May-Thurner syndrome is a rare vascular condition that can cause symptoms in your left leg or foot and, if left untreated, leads to blood clots and other complications. Find out more about this condition, its symptoms, and how it can be treated.
What is May-Thurner Syndrome?
Your arteries and veins, also called blood vessels, have an important job to do. Your arteries carry blood from your heart and into the rest of your body, and once your organs and tissues get the oxygen and nutrients they need, your veins carry the blood back to your heart.
In order to work the right way, your blood vessels need to be smooth, flexible, and open, with nothing pressing on or blocking them to limit blood flow.
In May-Thurner syndrome, a nearby artery presses on your left iliac vein, which brings blood from your pelvis and legs back up to your heart. This compression keeps blood from flowing properly and can lead to complications over time.
May-Thurner Syndrome Symptoms
Some people may have no symptoms, but symptoms can include:
- Pain in your left leg or foot.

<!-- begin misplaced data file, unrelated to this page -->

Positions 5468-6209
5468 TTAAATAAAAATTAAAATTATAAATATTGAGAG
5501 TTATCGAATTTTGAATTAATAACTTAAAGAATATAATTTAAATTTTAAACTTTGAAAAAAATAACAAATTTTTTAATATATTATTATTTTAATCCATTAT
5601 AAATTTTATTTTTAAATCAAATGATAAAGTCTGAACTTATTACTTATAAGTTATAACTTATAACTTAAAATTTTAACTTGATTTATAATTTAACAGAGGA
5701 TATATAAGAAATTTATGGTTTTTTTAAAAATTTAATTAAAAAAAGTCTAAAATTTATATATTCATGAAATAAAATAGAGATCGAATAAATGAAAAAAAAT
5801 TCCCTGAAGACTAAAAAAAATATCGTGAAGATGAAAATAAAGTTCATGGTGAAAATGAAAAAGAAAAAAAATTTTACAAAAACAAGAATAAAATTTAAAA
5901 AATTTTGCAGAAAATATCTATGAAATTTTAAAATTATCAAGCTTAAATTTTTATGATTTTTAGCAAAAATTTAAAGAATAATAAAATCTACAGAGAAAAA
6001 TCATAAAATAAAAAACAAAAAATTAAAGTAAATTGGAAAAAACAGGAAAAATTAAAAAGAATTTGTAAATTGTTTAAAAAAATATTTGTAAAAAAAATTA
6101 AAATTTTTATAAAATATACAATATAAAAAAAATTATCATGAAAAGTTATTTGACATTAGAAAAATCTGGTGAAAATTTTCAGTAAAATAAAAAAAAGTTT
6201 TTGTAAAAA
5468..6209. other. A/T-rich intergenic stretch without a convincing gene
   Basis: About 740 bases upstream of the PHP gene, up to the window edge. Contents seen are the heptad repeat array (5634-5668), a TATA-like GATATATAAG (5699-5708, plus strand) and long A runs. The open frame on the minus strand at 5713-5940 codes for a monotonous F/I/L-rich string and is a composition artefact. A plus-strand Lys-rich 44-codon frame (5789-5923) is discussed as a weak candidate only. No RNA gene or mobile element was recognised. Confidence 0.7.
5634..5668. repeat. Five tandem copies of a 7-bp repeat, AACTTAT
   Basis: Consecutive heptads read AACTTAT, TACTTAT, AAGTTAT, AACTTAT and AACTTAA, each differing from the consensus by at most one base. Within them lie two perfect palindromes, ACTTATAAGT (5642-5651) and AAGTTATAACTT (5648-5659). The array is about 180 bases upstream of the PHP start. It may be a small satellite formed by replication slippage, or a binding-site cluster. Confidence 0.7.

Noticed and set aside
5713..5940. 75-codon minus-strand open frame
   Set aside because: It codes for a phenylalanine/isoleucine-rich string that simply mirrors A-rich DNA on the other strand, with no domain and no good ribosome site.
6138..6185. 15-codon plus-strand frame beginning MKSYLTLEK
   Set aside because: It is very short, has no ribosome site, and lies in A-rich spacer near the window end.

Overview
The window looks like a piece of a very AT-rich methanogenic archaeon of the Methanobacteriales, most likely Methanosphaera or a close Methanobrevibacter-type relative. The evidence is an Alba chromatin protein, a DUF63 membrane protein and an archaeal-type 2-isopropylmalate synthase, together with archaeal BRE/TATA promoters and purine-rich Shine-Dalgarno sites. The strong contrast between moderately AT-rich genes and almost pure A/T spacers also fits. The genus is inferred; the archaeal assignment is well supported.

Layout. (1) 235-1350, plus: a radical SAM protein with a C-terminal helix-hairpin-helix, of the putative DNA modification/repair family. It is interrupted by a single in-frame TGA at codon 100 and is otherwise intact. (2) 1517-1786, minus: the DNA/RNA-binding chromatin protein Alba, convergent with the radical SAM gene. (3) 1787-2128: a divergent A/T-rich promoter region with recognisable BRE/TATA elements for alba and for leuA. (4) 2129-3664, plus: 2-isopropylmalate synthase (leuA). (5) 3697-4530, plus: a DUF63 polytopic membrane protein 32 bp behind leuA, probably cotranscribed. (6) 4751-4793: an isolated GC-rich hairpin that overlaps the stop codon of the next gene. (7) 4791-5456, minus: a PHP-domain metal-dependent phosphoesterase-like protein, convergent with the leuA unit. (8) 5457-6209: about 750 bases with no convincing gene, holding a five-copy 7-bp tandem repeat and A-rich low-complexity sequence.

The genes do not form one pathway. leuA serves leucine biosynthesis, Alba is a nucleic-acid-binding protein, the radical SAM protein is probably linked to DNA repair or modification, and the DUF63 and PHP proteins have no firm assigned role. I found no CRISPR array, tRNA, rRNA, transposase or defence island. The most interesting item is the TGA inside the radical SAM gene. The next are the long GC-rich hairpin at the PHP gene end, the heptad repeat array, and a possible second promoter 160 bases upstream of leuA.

- Swelling in your left leg or foot.
- Varicose veins in your left leg only.
- Deep vein thrombosis (DVT), or a blood clot in a deep vein in your leg.
Is May-Thurner Syndrome Dangerous?
In some cases, you may not know you have May-Thurner syndrome until you develop DVT. While DVT is not deadly, if a blood clot breaks free it can travel to your lungs, heart, or brain and lead to life-threatening complications like a pulmonary embolism, heart attack, or stroke.
It’s very important to see a doctor if you have symptoms of DVT, which can include:
- Leg swelling
- Leg pain or tenderness
- Redness or other changes in skin color, or skin that feels warm
DVT can also lead to a condition called chronic venous insufficiency, where the valves in your veins no longer work properly. This can cause symptoms like:
- A feeling of heaviness in your leg
- Skin changes, including discoloration
- Ulcers, or open sores that do not heal
Is May-Thurner Syndrome Treatable?
Treatment for May-Thurner will depend on your symptoms and risk factors. Some treatments can include:
- Blood thinner medicines, which can prevent blood clots
- Thrombolysis, a catheter-based procedure that delivers clot-busting medicine directly to the site of the blood clot
- Stenting, a procedure that uses a small tube of metal mesh to open up your vein and restore proper blood flow
In some cases, surgery may be required to bypass the narrowed part of your vein, or to reposition the artery that has compressed your vein. Your vascular surgeon will recommend the best type of treatment based on your specific needs.
To learn more about May-Thurner syndrome, contact the UPMC Division of Vascular Surgery at (412) 802-3333.